Consider this observation by Tim Rutten, writing in yesterday’s LA Times:
O.J. Simpson’s trial and acquittal on charges that he murdered his ex-wife and Goldman have spawned a small library of books. . .
This week brought perhaps the strangest of all the additions to the Simpson library — an odd and repellent book called “If I Did It: Confessions of the Killer.” You can search the cover in vain for the author’s name, though making your way through the cast of listed contributors is a bit like sitting through the technical credits at the end of a George Lucas film, something you do purely out of inertia.
Released Friday, the book is already listed as the top seller by Barnes and Noble and Amazon reports it is in the number two sales spot. Many booksellers, large and small, refused to include it in their inventory. Some cited moral objections, while others characterized their decision as motivated solely by the low demand for it they anticipated.
However, what those booksellers apparently did not anticipate was the “Oprah factor” which seems to account for the book’s surge in sales following the appearance on her show of Fred and Kim Goldman, as well as the prosecutors who failed to secure O.J. Simpson’s conviction, Marcia Clark and Christopher Darden.
While insisting that she has not and will not read the book, Oprah shared salacious details, contending that they were provided to her by her staff. She also interviewed Denise Brown, who has been and continues to be outspoken about her belief that the book should never have been published. In light of their change of heart about the book’s publication after a Florida bankruptcy court awarded them the rights, Ms. Brown refused to share the venue with the Goldmans.
Originally as repulsed by the idea of Simpson’s allegedly hypothetical tale being in print as Ms. Brown, the Goldmans now insist that they are punishing Simpson by “taking something away from” him, i.e., the sales proceeds that will go toward satisfying a portion of the $38 million wrongful death judgment they won.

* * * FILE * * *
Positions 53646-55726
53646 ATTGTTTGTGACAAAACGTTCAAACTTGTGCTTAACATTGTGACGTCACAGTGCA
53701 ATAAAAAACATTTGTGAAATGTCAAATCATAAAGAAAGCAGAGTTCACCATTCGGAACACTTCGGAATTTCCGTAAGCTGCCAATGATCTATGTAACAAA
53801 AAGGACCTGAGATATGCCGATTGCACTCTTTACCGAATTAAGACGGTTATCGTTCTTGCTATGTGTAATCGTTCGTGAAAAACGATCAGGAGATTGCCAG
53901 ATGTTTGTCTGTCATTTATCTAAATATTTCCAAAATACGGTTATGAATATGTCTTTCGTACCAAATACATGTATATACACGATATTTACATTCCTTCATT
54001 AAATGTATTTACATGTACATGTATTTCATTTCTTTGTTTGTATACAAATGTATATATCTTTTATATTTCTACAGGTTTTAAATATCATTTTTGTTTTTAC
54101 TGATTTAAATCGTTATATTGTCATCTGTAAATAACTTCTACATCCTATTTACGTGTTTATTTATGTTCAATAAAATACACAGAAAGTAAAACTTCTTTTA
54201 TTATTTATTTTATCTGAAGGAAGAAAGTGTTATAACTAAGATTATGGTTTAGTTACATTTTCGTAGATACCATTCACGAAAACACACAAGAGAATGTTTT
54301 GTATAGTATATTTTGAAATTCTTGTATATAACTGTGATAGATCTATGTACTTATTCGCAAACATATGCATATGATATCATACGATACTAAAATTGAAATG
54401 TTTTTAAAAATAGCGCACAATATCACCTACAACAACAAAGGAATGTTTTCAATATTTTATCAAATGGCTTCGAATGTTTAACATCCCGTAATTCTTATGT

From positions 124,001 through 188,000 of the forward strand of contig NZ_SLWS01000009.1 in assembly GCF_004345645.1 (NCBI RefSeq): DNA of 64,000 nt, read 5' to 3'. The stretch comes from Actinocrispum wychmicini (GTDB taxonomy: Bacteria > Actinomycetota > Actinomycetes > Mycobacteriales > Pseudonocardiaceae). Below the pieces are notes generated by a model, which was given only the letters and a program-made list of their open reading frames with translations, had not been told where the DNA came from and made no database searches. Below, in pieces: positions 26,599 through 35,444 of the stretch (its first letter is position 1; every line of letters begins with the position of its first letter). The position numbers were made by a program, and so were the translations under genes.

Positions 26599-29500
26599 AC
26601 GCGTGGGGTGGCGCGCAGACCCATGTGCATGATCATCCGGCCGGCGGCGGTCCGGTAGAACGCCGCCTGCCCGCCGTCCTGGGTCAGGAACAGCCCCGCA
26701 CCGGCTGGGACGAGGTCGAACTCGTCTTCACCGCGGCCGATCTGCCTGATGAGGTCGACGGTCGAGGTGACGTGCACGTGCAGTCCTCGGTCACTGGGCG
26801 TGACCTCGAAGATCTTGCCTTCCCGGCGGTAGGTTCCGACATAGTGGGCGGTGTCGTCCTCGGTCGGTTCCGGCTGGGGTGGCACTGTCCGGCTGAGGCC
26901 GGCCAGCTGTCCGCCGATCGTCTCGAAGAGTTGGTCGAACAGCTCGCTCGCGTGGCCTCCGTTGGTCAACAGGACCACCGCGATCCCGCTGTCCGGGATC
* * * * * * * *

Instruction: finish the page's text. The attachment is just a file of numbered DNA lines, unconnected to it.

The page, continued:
“It’s sending him a message,” Kim Goldman said. “He put hours putting together this confession about how he killed Ron and Nicole, and he worked hard thinking he was going to make millions off of it. And we snatched it right out from under him.”
The Internet is buzzing today with debate about whether or not the book should have been published, whether or not the Goldmans should have been involved and whether or not the American public should purchase it.
But from my vantage point as a writer, what seems to be missing from the dialog taking place is any consideration of the issues surrounding authorship of the book. After all, Simpson is not a writer.
Enter the ghostwriter. Pablo F. Fenjves is a supposed screenwriter and co-author of three prior books, including “A Million Little Lies,” a parody of James Frey’s “A Million Little Pieces” and “How I Broke Into Hollywood: Success Stories from the Trenches.”
Interestingly, Simpson now feigns little involvement in the book’s creation, but Fenjves insists not only that the book is the product of his extensive discussions with Simpson but, in fact, he was informed by the original publisher that it was, from the outset, intended to be a confessional vehicle. Simpson was acquitted of murder and cannot be re-tried on the same charges.
In the book’s prologue, he describes his dealings with Simpson, including the fact that Simpson protested inclusion of the chapter in which the murders are described in chilling detail — but when reminded that the chapter in question was the very reason he had entered into the book deal in the first place, “never said it was untrue or imagined.”
Ponder this: Fenjves was one of the witnesses in the murder case, testifying that he heard the “plaintive wail” of Nicole Brown Simpson’s dog in the evening after the murders took place. Fenjves was one of her neighbors.
So what, if any, are the ethical and moral implications of a writer’s participation in such a project? Is he/she simply a scrivener charged with memorializing the subject’s observations and memories? What considerations should dictate whether or not a writer agrees to participate in such a project?
And what about the fact that Fenjves served as a witness in the criminal trial?
If you were Fenjves, what would you have done when asked to write “If I Did It”? Would you have written what the LA Times calls “a work of pornographic grief”?
To be continued . . .